Submissions and Contributions to IEEE P1363.1

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Hybrid Lattice Reduction and Meet in the Middle Resistant Parameter selection for NTRUEncrypt, Paper (pdf)

We present a new method for choosing parameter sets for the NTRUEncrypt public key cryptosystem. This modifies our original method to protect against the new hybrid meet in the middle and lattice reduction attack.

A hybrid lattice-reduction and meet-in-the-middle attack against NTRU Nick Howgrave-Graham. Paper (pdf), Presentation (ppt)

To date the NTRUEncrypt security parameters have been based on the existence of two types of attack: a meet-in-the-middle attack due to Odlyzko, and a conservative extrapolation of the running times of the best (known) lattice reduciton schemes to recover the private key. We show that there is in fact a continuum of more efficient attacks between these two attacs. We show that by combining lattice reduction and a meet-in-the-middle strategy one can reduce the number of loops in attacking the NTRUEncrypt private key from 284.2 to 260.3, for the k = 80 parameter set. In practice the attack is still expensive (dependent on one's choice of cost metric) although there are certain space/time tradeoffs that can be applied. Asymptotically our attack remains exponential in the security parameter k, but it dictates that NTRUEncrypt parameters must be chosen so that the meet-in-the-middle attack has complexity 2k even after an initial lattice basis reduction of complexity 2k.

Timing Attacks on NTRUEncrypt via Variation in the number of Hash Calls Joseph H. Silverman, William Whyte. Paper (pdf), Presentation (ppt)

This report studies timing attacks on NTRUEncrypt based on variation in the number of hash calls made on decryption.The attacks apply to the parameter sets of[7,5]. To mount the attacker, an attacker performs a variable amount of precomputation, then submits a relatively small number of specially constructed ciphertexts for decryption and measures the decryption times. Comparison of the decryption times with the precomputed data allows the attacker to recover the key in greatly reduced time compared to standard attacks on NTRUEncrypt. The precomputed data can be used for all keys generated with a specific parameter set and tradeoffs exist that increase the amount of precomputation in order to decrease the time required to recover an individual key. For parameter sets in [3] that claim k-bit security but are vulnerable to this attack, we find that an attacker can typically recover a single key with about k/2 bits of effort.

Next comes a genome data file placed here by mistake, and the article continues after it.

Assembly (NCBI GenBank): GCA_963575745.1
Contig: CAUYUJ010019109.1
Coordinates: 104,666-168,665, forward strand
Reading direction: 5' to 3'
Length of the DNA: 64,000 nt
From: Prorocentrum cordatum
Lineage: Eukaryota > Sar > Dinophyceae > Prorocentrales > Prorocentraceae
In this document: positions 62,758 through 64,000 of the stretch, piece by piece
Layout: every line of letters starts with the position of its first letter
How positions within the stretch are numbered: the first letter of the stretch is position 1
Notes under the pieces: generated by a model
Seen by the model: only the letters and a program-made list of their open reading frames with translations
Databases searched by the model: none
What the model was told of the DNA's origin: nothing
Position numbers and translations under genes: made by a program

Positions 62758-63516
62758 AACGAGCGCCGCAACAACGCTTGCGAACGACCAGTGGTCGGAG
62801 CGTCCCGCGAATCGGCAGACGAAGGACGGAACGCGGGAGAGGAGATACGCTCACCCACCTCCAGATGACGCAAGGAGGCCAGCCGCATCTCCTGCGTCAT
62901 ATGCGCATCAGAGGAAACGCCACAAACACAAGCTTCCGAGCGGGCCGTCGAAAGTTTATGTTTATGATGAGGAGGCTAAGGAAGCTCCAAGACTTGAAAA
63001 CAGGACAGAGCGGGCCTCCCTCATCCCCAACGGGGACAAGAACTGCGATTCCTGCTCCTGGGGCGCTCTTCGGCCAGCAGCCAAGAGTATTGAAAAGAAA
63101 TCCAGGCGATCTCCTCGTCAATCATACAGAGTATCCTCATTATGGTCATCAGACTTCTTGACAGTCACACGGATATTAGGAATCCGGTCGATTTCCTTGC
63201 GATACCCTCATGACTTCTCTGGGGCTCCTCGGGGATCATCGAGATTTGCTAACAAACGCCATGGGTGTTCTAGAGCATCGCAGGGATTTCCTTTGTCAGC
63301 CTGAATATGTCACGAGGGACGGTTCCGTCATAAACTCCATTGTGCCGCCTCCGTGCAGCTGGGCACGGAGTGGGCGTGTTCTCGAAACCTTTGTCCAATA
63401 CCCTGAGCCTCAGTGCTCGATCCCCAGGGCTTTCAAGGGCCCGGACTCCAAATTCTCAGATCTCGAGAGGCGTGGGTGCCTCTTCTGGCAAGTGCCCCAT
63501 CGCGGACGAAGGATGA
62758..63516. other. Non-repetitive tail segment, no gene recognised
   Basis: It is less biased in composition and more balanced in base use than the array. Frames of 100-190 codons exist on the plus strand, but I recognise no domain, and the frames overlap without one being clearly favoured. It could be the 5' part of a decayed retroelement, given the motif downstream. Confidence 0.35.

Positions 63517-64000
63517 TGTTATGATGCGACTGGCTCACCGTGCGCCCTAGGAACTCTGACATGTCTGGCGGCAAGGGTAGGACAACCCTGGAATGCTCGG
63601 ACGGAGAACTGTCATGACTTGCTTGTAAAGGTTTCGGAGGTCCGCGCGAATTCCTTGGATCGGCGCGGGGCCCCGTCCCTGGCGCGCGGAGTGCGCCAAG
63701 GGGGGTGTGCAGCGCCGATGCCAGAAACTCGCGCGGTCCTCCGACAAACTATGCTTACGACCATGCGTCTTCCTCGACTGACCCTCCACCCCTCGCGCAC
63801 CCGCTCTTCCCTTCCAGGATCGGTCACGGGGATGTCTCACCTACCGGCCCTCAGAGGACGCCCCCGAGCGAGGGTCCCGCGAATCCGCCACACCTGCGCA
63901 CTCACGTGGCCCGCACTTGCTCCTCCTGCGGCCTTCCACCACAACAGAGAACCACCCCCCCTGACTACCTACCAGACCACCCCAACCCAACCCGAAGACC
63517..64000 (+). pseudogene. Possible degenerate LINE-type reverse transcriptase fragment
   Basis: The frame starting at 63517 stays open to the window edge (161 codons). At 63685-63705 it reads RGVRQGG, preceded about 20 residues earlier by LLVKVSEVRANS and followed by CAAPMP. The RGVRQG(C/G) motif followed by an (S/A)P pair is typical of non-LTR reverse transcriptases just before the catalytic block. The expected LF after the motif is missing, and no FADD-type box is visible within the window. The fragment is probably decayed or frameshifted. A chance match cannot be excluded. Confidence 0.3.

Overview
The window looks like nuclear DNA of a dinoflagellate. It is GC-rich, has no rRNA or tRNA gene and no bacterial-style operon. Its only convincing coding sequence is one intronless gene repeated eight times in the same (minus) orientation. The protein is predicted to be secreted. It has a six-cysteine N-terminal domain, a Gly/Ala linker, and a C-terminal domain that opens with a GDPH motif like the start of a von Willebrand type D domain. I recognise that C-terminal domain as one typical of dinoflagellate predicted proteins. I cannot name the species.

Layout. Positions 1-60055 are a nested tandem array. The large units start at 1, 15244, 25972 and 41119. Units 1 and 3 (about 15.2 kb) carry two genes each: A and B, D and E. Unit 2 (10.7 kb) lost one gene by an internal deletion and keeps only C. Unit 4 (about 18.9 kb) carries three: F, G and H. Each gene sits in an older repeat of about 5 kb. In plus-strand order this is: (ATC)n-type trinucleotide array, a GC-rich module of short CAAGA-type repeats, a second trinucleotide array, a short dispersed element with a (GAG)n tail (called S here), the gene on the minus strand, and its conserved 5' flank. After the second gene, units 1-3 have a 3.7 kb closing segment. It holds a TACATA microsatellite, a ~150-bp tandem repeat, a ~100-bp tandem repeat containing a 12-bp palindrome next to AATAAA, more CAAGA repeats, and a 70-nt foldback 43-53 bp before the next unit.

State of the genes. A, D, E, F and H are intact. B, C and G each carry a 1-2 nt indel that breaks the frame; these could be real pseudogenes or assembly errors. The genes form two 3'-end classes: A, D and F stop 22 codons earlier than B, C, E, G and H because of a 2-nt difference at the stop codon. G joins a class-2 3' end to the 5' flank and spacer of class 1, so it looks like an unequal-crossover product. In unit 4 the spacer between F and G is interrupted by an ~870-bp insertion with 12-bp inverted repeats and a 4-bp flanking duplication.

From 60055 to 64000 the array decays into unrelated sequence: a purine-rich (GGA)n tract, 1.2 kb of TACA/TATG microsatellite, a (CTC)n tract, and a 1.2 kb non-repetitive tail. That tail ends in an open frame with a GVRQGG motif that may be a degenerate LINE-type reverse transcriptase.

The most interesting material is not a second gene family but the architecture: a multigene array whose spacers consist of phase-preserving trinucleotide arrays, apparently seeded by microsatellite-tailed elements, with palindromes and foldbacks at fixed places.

Finally, we describe a simple means to prevent these attacks by ensuring that all operations take a constant number of SHA calls. The recommended countermeasure does not break interoperability with the parameter sets of [7,5] and has only a slight effect on performance.

(Contributed June 2006)

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Learning a Parallelepiped: Cryptanalysis of GGH and NTRU Signatures Phong Q. Nguyen, Oded Regev Link to paper on author's site.

A presentation (.ppt) by William Whyte on the implications of this result for P1363.1.

Performance Improvements and a Baseline Parameter Generation Algorithm for NTRUSign, Jeff Hoffstein, Nick Howgrave-Graham, Jill Pipher, Joseph H. Silverman, William Whyte. pdf.

A presentation (ppt) on this paper

The original presentation of the NTRUSign signature scheme gave a set of parameters that were claimed to give 80 bits of security, but did not give a general recipe for generating parameter sets to a specific level of security. In line with recent research on NTRUEncrypt, this paper presents an outline of such a recipe for NTRUSign. We also present certain technical advances upon which we intend to build in subsequent papers.


Practical Lattice Basis Sampling Reduction, Johannes Buchmann and Christoph Ludwig

We propose a practical sampling reduction algorithm for lattice bases based on work by Schnorr as well as two even more effective generalizations. We report the empirical behaviour of these algorithms. We describe how Sampling Reduction allows to stage lattice attacks against the NTRU cryptosystem with smaller BKZ parameters than before and conclude that therefore the recommended NTRU security parameters offer <= 74 Bit security.

.pdf file

On estimating the lattice security of NTRU, Nick Howgrave-Graham, Jeff Hoffstein, Jill Pipher, William Whyte